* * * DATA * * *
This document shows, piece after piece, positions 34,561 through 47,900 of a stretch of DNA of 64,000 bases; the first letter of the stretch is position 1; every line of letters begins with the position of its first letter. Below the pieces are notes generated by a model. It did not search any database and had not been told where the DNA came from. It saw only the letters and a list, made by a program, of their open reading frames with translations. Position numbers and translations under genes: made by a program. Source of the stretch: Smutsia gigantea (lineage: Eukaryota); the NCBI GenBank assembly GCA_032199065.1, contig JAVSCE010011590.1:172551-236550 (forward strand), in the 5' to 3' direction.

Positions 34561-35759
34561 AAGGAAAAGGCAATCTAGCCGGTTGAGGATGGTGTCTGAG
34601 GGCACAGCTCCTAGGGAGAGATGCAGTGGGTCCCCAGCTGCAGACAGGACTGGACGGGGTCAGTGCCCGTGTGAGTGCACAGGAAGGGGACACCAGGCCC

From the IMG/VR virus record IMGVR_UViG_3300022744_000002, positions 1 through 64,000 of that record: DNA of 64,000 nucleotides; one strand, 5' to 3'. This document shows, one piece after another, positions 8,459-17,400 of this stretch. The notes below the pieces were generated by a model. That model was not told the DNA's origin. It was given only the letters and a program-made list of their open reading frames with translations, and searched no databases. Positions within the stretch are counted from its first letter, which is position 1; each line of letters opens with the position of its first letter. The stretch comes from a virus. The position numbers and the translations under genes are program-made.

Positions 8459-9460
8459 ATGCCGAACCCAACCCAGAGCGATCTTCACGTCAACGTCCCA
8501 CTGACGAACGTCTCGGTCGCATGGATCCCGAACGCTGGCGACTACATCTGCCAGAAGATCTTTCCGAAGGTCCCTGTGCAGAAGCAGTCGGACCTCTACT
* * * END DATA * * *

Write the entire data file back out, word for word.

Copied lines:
This document shows, piece after piece, positions 34,561 through 47,900 of a stretch of DNA of 64,000 bases; the first letter of the stretch is position 1; every line of letters begins with the position of its first letter. Below the pieces are notes generated by a model. It did not search any database and had not been told where the DNA came from. It saw only the letters and a list, made by a program, of their open reading frames with translations. Position numbers and translations under genes: made by a program. Source of the stretch: Smutsia gigantea (lineage: Eukaryota); the NCBI GenBank assembly GCA_032199065.1, contig JAVSCE010011590.1:172551-236550 (forward strand), in the 5' to 3' direction.

Positions 34561-35759
34561 AAGGAAAAGGCAATCTAGCCGGTTGAGGATGGTGTCTGAG
34601 GGCACAGCTCCTAGGGAGAGATGCAGTGGGTCCCCAGCTGCAGACAGGACTGGACGGGGTCAGTGCCCGTGTGAGTGCACAGGAAGGGGACACCAGGCCC

From the IMG/VR virus record IMGVR_UViG_3300022744_000002, positions 1 through 64,000 of that record: DNA of 64,000 nucleotides; one strand, 5' to 3'. This document shows, one piece after another, positions 8,459-17,400 of this stretch. The notes below the pieces were generated by a model. That model was not told the DNA's origin. It was given only the letters and a program-made list of their open reading frames with translations, and searched no databases. Positions within the stretch are counted from its first letter, which is position 1; each line of letters opens with the position of its first letter. The stretch comes from a virus. The position numbers and the translations under genes are program-made.

Positions 8459-9460
8459 ATGCCGAACCCAACCCAGAGCGATCTTCACGTCAACGTCCCA
8501 CTGACGAACGTCTCGGTCGCATGGATCCCGAACGCTGGCGACTACATCTGCCAGAAGATCTTTCCGAAGGTCCCTGTGCAGAAGCAGTCGGACCTCTACT